As Gomer Pile insightfully said: Surprise, Surprise, Surprise. There were a number of them on election night in the Bayou State. Governor John Bel Edwards’ quest for a first primary victory fell flat as several factors in the final days of the campaign caused his poll numbers to plummet. Now voters can look forward to a nasty runoff, with the airwaves filled with a boatload of negative TV and radio spots.
In 2012, Donald Trump considered entering the GOP presidential race. Eventually, he decided to forgo a campaign and endorse Mitt Romney. Undoubtedly, it boosted Romney’s campaign and helped him secure the GOP presidential nomination.
In the 2012 general election, Romney had plenty of opportunities to win the race, but played defense during the final weeks of the campaign and snatched defeat from the jaws of victory.
It’s Louisiana primary elections 2019, Politics with a Punch time.
Elections are less than two weeks away. Early voting is upon us. Yard signs are out. Our politicians are knocking upon our doors. Our political antennas are piqued. We’re getting political come-ons on our cellphones, appeals in our emails and a barrage of negative ads on our TV’s, tablets and smartphones.
While the Democrats were debating healthcare, immigration, education and other issues in last night’s nationally-televised debate, there was a different controversy gaining the attention in the political marketplace. That is, should the House begin an impeachment investigation inquiry against President Donald J. Trump?
I say yes. However, let me be clear here. I believe the Democrats and even Republicans should investigate the president’s alleged wrongdoings, not necessarily to impeach him for the chance of that happening is minus zero, but because we, as a country, must get to the truth.
Remember the days when candidates for U.S Senator or Governor would speak to thousands of supporters at weekend rallies all over Louisiana? Huey Long was the master, mainly because he promised he’d give voters just about anything they wanted. A long line of colorful politicians followed in Huey’s wake. But those days seem to be long gone and forgotten.
I hear you.
My friends, i understand your concerns. I don't agree with the "squad" or the politics of the four Congresswomen making all of the ruckus. I absolutely don't like some of their comments. I believe Congresswoman Omar has said some really outrageous things and has made some comments that can easily be interpreted as anti-Semitic. I am also thankful to President Trump for pointing out their political positions that hurt Israel and defending Jewish people, which I am one.
You might say the writing is on the wall or in this case, exterior fence. Free expression primes the New Orleans code enforcement. At least for now.
A federal court just found in favor of a homeowner-artist, who like just about everybody on this globe, has had a few things to say about the current President of the United States, Donald Trump, whether it be positive or negative or both. Few, however, take it out on their own fence.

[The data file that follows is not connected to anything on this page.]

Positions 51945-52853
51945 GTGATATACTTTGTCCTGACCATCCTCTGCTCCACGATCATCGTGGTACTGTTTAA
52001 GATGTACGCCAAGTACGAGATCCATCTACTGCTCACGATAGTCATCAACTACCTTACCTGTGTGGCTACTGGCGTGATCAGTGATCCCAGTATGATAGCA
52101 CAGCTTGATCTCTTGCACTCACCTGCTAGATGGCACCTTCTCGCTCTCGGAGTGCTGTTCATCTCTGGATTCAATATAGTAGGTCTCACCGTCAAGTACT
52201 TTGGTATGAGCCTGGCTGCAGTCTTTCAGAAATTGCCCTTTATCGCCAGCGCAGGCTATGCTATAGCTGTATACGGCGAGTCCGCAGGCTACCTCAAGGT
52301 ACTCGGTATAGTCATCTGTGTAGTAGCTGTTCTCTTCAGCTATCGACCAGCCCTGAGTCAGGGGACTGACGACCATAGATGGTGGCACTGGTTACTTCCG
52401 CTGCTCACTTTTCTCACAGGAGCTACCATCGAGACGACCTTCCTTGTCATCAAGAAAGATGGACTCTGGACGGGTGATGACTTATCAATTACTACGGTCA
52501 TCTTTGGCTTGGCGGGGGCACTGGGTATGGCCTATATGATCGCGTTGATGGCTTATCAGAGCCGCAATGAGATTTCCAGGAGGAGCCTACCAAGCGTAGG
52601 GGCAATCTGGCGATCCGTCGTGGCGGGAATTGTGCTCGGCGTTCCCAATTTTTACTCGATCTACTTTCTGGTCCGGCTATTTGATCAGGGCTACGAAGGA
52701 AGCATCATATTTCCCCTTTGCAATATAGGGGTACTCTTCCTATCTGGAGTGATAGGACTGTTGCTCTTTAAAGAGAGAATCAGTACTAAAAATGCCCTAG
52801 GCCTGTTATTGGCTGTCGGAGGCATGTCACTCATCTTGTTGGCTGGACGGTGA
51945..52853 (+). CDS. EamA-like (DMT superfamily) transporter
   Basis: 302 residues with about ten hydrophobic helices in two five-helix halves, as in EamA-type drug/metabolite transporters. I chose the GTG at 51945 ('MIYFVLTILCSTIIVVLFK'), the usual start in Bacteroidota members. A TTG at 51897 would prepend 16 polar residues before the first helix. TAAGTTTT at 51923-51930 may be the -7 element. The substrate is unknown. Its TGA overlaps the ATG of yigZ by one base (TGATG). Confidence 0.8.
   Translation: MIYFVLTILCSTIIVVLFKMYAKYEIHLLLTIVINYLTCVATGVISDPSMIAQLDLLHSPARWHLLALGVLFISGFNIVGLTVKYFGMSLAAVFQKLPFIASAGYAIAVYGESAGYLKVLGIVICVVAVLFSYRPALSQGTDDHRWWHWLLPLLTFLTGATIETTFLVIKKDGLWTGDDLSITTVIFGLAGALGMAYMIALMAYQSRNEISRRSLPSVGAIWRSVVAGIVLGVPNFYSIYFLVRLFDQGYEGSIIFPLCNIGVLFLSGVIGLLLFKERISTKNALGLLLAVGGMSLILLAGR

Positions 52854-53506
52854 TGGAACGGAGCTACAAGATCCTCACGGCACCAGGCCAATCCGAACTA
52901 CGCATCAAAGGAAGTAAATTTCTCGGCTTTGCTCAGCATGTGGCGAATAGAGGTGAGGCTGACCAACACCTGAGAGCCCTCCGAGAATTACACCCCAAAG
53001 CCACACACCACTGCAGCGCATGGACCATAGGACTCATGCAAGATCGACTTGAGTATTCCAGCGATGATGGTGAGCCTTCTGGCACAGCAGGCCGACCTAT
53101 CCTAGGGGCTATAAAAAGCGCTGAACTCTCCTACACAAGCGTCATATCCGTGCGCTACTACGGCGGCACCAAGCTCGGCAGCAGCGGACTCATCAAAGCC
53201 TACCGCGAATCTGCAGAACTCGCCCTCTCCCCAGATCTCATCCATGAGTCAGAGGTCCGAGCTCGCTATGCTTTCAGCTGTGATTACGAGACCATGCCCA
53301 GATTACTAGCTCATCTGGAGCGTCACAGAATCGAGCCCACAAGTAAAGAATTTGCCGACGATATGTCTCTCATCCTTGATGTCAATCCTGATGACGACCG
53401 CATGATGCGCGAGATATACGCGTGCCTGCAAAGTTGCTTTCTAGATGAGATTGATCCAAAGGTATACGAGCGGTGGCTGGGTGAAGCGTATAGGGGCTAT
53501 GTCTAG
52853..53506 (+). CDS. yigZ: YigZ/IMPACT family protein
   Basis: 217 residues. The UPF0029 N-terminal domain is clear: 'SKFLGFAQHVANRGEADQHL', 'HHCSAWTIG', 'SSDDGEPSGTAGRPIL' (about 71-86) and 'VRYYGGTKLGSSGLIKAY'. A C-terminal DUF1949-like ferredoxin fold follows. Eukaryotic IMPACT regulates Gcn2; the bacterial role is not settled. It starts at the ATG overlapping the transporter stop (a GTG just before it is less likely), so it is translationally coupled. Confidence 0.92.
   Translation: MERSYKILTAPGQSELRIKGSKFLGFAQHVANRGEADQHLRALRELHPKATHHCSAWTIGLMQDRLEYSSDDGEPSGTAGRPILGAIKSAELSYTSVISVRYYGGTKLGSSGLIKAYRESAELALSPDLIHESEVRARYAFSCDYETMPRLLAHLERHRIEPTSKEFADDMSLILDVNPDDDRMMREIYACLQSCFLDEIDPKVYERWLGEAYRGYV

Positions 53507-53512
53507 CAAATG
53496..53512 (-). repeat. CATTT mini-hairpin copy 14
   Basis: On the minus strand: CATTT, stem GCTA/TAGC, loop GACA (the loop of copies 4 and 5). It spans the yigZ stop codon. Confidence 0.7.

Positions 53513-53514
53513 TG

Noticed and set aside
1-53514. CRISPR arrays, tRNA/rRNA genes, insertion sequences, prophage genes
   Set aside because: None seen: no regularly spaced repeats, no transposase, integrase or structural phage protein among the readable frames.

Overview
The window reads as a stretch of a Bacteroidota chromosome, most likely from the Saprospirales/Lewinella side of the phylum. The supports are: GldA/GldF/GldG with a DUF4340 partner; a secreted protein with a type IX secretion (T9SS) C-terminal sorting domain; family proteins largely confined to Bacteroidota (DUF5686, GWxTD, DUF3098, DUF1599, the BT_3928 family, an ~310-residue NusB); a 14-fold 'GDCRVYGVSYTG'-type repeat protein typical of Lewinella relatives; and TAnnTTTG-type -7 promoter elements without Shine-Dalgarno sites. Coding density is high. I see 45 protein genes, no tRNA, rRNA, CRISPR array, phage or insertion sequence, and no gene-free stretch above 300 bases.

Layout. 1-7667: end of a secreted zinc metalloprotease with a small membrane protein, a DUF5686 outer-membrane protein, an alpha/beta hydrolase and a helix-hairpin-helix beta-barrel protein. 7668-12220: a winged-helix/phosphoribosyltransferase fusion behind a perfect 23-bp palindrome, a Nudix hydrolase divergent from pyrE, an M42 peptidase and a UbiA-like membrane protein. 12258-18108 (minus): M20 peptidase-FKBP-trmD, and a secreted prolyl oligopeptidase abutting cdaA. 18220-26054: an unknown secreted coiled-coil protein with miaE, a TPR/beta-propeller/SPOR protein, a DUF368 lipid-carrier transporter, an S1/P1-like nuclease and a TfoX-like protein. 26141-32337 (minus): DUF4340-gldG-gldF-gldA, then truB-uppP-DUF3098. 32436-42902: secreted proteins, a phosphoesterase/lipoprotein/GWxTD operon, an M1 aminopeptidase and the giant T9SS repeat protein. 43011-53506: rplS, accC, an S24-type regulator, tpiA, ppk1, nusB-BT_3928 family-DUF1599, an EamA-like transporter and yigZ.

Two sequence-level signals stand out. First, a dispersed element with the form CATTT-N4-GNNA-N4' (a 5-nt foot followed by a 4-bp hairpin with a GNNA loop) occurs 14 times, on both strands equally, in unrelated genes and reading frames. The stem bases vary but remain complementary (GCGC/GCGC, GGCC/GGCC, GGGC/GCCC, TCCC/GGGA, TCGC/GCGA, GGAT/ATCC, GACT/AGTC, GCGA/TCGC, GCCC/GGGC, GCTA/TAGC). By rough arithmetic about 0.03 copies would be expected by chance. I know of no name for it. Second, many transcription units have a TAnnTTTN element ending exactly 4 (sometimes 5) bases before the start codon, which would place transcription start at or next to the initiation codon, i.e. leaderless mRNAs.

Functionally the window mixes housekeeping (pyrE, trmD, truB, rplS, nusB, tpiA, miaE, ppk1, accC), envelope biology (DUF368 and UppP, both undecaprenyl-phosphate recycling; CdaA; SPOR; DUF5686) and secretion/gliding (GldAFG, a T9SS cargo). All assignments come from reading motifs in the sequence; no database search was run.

It has been over two years since the self-centered former Mayor of New Orleans, Mitch Landrieu, removed four historic monuments without a vote of the people. In a bid to garner national attention and praise from liberal media outlets, Landrieu labeled the monuments “racist” and symbols of the “Cult of the Lost Cause.” His cynical campaign was an attempt to minimize the importance and significance of monuments that had stood in the city of New Orleans for over 100 years.
Perhaps the most extraordinary thing about the 2019 legislative season was the lack of extraordinary sessions. For the first year since the governor and current legislators were elected in 2015, we had no special session. Whether the reason was fatigue or election politics, our leaders in the Capitol determined that seven special sessions over the previous three years was enough. One major factor - and the most important characteristic of this session - was the existence of a more stable budget outlook based on a sales tax revenue stream established last year after much political wrangling. The 2019 session was the least contentious fiscal debate since the post-Katrina era. There were no mid-year budget cuts to adjust around, no drawdowns on the state rainy day fund and no obvious short-term gimmicks to prop the budget. The main theme was which programs to expand, not which to cut.
In the 2016 presidential race, all the so-called experts predicted that former Florida Governor Jeb Bush would easily win the GOP nomination and face Hillary Clinton in the general election. The problem with this prediction was that Bush was a horrible candidate who did not appeal to the base of the Republican Party. Voters suffered from “Bush fatigue” and wanted a change.